Dealing with family violence – part two

Dealing with family violence – part two

This is the second of a two-part video that offers help and advice to make sure you and your children are safe if you’re experiencing family violence. In part two Jess has left the house she shared with Ben, taking Reagan with her. Ben must face the fact that it was his own actions and behaviour that caused Jess to leave.

This video is part of the When separating series of videos that includes Dealing with family violence – part one.

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Text: When separating. Dealing with family violence – part two. Victoria Legal Aid Lawyers And Services.

Text (next screen): Some of the scenes in this film may be confronting, however, it is also a story of hope and change. The story is not based on any particular family, and reflects the experience of thousands of Australian women, men and children affected by family and domestic violence.

Text: Three months earlier.

[Gentle piano music plays]

[Jess stands at the kitchen sink doing dishes as Reagan sits at a table with colouring books.]

[Ben walks into shot and embraces Jess from behind.]

Ben: Look, I’m really sorry, Baby. Alright? [Exhales]

Do you want a cup of tea? Yeah?

Jess: Yeah.

Ben: Why don’t you go play with Reagan. I’ll do this. Go on.

[Jess begins to walk towards Reagan and then stops and turns to face Ben.]

Jess: Look, I don’t like it when you call me names like you did last night.

Ben: You’re being too sensitive, Jess.

[The scene dissolves to white with a transitional whooshing effect.]

[Ben sits in an office with a male counsellor.]

Text: Counsellor.

Counsellor: At what point did you choose to pick up a chair?

Ben: I don’t know. I just…when I picked it up…just…just did it.

Counsellor: And, looking back, how could you have acted differently?

Ben: [Inhales and clears throat] I dunno. Maybe I could have gone outside for a bit. Ah, could of.

Counsellor: If a stranger came into your house and behaved the way that you did towards Jess, would you think that was OK?

Ben: No.

Counsellor: What are you feeling now? What have you realised?

Ben: I’m sorry. I just want Jess to see how sorry I am.

Counsellor: But you’ve apologised lots of times before, right? And who carries the hurt?

Ben: Jess. And Reagan.

Counsellor: Who needs to carry the hurt? Whose responsibility is it?

Ben: It’s mine.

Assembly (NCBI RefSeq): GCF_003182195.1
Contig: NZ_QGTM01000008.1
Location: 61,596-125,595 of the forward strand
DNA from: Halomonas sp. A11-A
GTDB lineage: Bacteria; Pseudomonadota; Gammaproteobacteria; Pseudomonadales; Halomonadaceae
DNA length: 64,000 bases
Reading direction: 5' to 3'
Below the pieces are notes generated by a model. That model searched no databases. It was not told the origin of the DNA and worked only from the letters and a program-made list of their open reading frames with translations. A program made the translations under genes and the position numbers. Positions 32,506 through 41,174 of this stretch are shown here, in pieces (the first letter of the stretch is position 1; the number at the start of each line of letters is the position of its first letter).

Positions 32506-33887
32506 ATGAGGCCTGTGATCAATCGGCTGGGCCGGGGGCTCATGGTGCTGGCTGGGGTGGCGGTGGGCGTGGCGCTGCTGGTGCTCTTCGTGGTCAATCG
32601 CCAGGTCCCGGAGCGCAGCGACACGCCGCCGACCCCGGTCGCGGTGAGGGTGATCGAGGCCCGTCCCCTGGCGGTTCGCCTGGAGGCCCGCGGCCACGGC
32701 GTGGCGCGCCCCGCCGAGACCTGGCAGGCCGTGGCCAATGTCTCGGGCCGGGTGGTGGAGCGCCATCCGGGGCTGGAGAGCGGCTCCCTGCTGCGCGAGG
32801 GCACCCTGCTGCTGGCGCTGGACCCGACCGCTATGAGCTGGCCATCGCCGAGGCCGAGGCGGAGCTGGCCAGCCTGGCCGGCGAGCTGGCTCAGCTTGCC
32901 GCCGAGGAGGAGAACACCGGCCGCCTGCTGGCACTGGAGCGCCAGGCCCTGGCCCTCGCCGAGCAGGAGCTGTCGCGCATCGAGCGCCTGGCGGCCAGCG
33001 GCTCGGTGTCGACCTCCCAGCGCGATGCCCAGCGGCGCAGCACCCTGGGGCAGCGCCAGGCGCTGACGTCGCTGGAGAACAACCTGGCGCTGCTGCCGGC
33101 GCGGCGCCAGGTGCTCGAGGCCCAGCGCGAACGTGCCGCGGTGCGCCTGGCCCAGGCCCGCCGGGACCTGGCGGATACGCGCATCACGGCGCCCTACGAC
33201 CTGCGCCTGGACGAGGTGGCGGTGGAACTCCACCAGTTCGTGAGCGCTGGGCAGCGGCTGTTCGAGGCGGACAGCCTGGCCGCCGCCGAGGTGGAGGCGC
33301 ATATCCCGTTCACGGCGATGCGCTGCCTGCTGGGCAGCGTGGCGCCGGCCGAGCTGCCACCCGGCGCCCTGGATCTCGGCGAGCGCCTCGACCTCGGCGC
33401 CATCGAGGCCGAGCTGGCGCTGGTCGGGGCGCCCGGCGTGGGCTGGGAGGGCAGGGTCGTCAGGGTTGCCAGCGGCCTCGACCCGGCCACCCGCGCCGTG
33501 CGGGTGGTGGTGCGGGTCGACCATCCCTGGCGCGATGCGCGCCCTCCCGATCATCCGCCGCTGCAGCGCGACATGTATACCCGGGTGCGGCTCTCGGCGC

Counsellor: So, Ben, how does all this fit into the person that you want to be?

[The scene dissolves to white with a transitional whooshing effect.]

Text: One month earlier.

[Ben sits at the couch and hurriedly picks up his wallet from a side table, emptying its money into his pocket.]

[Jess enters the room in a floral dress.]

Jess: Can I have some money?

Ben: What for?

Jess: Buy some food for Reagan and I. We’re going to Michelle’s, remember?

[Ben picks up his wallet and hands it to Jess who opens it but finds no money.]

Jess: I’ll see if Michelle can pick us up.

Ben: So you leave me alone again…

[Jess walks a few steps away, picks up her mobile phone and dials a number.]

Jess: Hey. I don’t have any cash. Would you mind? [Exhales] You’re the best. Thanks. Bye.

[Jess hangs up and looks angrily at Ben.]

[The scene dissolves to white with a transitional whooshing effect]

[Ben pulls a sports bag out of the back passenger seat of his car and walks towards a friend who stands in the doorway a house.]

[Vision shows Ben and his male friend sitting at an outdoor setting at night.]

Ben: I just want to see her. Just want to talk to her.

Friend: Don’t even go there, mate. Don’t even let yourself think about it. Ben, you’ve brought this on yourself.

Ben: I’m not that bad, am I?

Friend: Only you can answer that. I really think you should go and talk to someone.

[The scene changes to Ben and his friend carrying boxes into a living room.]

Ben: I’ll just get my clothes.

[The friend exhales and walks into the kitchen. He looks at something on the fridge with concern.]

[Vision shows Ben packing clothes into a box and walking downstairs to his friend who is still standing in front of the fridge. Ben grabs the family portrait from the fridge and shoves it into the top of his box.]

[Vision shows Ben and his friend parking pulling up to the curb in a red hatchback. Ben sits in the passenger seat as his friend pulls on the handbrake and turns to him.]

Friend: I’m not gonna make you go.

Ben: Just drive me here and book the appointment?

Friend: [Chuckles] Ring me when you’re finished.

Ben exits the car.

[Vision shows Ben sitting pensively in front of the counsellor. Ben picks up the family portrait that Reagan drew. The camera scans across the drawing, focusing on the two unhappy female figures, the youngest of which has tears streaming from her face.]

[Gentle piano music plays]

[Footage shows of Jess and Reagan sitting at a table and playing happily with dolls.]

[Ben steps out of his counselling session and walks slowly up the street.]

Text: The information in these films is a general guide to the law. You should not rely on these films as legal advice. It is recommended you talk to a lawyer about our particular situation. © 2012 Legal Aid WA. This film has been adapted from resources produced by the Legal Aid WA When separating project. Victoria Legal Aid thanks Legal Aid WA for permission to reproduce this content. This information is copyright. All persons or organisations wanting to reproduce this material should get permission from Legal Aid WA.

Text (next screen): Where to get help

If you or your children feel unsafe or are at risk of violence you should call the police quickly at 000

Victoria Legal Aid Legal Help

Tel: 9269 0120 or 1800 677 402 (country callers)

For your nearest community legal centre:

Tel: 9652 1500

Family Relationship Advice Line

Tel: 1800 050 321